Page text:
Coward vs Slack - What's the difference?

coward | slack |


As a proper noun coward

is .

As a verb slack is

.

Other Comparisons: What's the difference?

coward

English

Noun

(en noun)
  • A person who lacks courage.
  • * 1856 : (Gustave Flaubert), (Madame Bovary), Part II Chapter IV, translated by Eleanor Marx-Aveling
  • He tortured himself to find out how he could make his declaration to her, and always halting between the fear of displeasing her and the shame of being such a coward , he wept with discouragement and desire. Then he took energetic resolutions, wrote letters that he tore up, put it off to times that he again deferred.

    Synonyms

    * chicken * See also

    Derived terms

    * cowardly * cowardice

    Adjective

    (en adjective)
  • Cowardly.
  • *, II.17:
  • *:It is a coward and servile humour, for a man to disguise and hide himselfe under a maske, and not dare to shew himselfe as he is.
  • * Shakespeare
  • He raised the house with loud and coward cries.
  • * Prior
  • Invading fears repel my coward joy.
  • (heraldry, of a lion) Borne in the escutcheon with his tail doubled between his legs.
  • English words suffixed with -ard

    slack

    English

    Noun

  • (uncountable) Small coal; coal dust.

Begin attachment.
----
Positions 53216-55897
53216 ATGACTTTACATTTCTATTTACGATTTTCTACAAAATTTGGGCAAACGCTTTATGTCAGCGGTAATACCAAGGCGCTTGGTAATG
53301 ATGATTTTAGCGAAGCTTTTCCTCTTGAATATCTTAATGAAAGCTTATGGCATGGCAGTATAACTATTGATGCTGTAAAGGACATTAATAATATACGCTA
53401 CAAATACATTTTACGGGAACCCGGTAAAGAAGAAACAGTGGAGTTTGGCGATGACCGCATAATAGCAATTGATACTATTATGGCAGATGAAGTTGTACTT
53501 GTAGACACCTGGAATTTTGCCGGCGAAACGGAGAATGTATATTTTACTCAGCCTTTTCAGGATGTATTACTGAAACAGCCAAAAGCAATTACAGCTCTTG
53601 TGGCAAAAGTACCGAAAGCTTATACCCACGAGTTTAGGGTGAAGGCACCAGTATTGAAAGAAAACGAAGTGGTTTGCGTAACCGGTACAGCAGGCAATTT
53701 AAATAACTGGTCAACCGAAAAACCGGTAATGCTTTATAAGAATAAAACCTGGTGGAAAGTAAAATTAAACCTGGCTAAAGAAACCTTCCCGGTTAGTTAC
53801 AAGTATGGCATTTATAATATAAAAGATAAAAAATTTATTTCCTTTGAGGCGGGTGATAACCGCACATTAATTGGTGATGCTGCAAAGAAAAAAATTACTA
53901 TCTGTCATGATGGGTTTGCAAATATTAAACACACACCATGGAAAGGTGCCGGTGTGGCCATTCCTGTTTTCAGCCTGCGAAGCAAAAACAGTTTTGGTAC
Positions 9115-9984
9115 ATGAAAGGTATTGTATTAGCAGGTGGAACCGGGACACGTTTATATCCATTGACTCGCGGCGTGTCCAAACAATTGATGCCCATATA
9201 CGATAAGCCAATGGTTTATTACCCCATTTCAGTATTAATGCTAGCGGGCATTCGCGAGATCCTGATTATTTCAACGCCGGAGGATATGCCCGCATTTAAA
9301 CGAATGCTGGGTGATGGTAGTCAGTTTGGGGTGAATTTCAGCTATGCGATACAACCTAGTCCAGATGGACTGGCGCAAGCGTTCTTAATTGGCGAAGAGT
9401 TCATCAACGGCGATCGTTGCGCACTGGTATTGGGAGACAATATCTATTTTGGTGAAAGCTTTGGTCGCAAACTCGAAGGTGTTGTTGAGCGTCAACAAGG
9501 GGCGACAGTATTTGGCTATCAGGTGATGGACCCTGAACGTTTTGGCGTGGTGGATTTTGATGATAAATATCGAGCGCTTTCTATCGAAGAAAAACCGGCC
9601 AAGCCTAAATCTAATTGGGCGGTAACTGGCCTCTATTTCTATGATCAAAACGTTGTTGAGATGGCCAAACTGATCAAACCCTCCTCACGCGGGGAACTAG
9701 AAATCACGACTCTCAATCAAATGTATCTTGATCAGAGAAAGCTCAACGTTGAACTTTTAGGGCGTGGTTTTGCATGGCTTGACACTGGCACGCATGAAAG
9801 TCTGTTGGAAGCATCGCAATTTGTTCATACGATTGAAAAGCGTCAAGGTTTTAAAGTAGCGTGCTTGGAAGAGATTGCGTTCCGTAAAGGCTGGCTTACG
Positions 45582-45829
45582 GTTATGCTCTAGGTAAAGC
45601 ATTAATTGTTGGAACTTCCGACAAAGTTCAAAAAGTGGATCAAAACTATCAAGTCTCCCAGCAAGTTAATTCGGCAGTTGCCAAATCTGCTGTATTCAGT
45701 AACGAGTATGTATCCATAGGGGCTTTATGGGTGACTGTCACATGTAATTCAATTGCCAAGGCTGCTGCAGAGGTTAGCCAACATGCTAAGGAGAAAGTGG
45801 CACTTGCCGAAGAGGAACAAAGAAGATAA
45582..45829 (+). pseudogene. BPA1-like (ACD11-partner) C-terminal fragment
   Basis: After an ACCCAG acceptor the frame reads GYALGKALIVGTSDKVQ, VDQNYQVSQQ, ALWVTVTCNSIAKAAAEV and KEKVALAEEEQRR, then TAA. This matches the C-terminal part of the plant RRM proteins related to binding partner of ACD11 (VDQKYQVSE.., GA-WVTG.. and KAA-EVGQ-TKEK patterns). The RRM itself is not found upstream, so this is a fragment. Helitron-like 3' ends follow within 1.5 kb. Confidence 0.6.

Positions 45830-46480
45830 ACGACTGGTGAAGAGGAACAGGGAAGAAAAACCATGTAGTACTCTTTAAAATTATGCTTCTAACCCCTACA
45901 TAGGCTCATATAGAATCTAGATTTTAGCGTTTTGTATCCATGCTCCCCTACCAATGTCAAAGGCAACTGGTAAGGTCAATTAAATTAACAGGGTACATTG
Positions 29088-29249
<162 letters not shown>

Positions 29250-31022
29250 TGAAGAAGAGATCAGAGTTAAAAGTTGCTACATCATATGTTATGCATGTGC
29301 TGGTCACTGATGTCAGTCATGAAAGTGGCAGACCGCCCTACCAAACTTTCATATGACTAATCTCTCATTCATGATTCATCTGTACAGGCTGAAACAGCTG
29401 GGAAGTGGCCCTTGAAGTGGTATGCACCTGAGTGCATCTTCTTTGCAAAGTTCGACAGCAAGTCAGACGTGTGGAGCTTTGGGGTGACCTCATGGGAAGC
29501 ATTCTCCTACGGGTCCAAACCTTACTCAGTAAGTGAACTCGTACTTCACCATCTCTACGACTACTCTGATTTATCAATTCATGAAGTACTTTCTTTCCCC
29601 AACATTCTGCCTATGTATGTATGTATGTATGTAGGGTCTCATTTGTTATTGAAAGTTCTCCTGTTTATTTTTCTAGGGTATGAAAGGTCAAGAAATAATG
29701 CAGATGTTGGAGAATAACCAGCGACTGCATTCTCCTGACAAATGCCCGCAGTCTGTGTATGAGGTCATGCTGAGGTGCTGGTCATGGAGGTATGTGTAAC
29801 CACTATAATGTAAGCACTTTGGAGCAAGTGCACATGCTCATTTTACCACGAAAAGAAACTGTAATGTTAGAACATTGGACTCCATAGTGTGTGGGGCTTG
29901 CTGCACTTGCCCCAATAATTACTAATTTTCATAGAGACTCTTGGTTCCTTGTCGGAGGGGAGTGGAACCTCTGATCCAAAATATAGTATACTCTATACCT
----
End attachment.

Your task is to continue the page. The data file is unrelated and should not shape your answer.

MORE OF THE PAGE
• (Raymond)
  • (countable) A valley, or small, shallow dell.
  • (uncountable) The part of anything that hangs loose, having no strain upon it.
  • The slack of a rope or of a sail.
  • (countable) A tidal marsh or shallow, that periodically fills and drains.
  • Synonyms

    * culm * (tidal marsh) slough

    Derived terms

    * (coal dust) nutty slack

    Adjective

    (er)
  • Lax; not tense; not hard drawn; not firmly extended.
  • a slack rope
  • Weak; not holding fast.
  • a slack hand
  • Remiss; backward; not using due diligence or care; not earnest or eager.
  • slack in duty or service
  • * Bible, 2 Peter iii. 9
  • The Lord is not slack concerning his promise, as some men count slackness.
  • Not violent, rapid, or pressing.
  • Business is slack .
  • * {{quote-book, year=1928, author=Lawrence R. Bourne
  • , title=Well Tackled! , chapter=3 citation , passage=“They know our boats will stand up to their work,” said Willison, “and that counts for a good deal. A low estimate from us doesn't mean scamped work, but just for that we want to keep the yard busy over a slack time.”}}
  • (slang, West Indies) vulgar; sexually explicit, especially in dancehall music
  • Synonyms

    * slow, moderate, easy

    Derived terms

    * slack-jawed

    Adverb

    (-)
  • Slackly.
  • slack dried hops

    Verb

    (en verb)
  • To slacken.
  • * Robert South
  • In this business of growing rich, poor men should slack their pace.
  • (obsolete) To mitigate; to reduce the strength of.
  • * 1590 , (Edmund Spenser), The Faerie Queene , III.7:
  • Ne did she let dull sleepe once to relent, / Nor wearinesse to slack her hast, but fled / Ever alike [...].
  • to procrastinate; to be lazy
  • to refuse to exert effort
  • To lose cohesion or solidity by a chemical combination with water; to slake.
  • Lime slacks .

    Derived terms

    * skive off

    Anagrams

    * *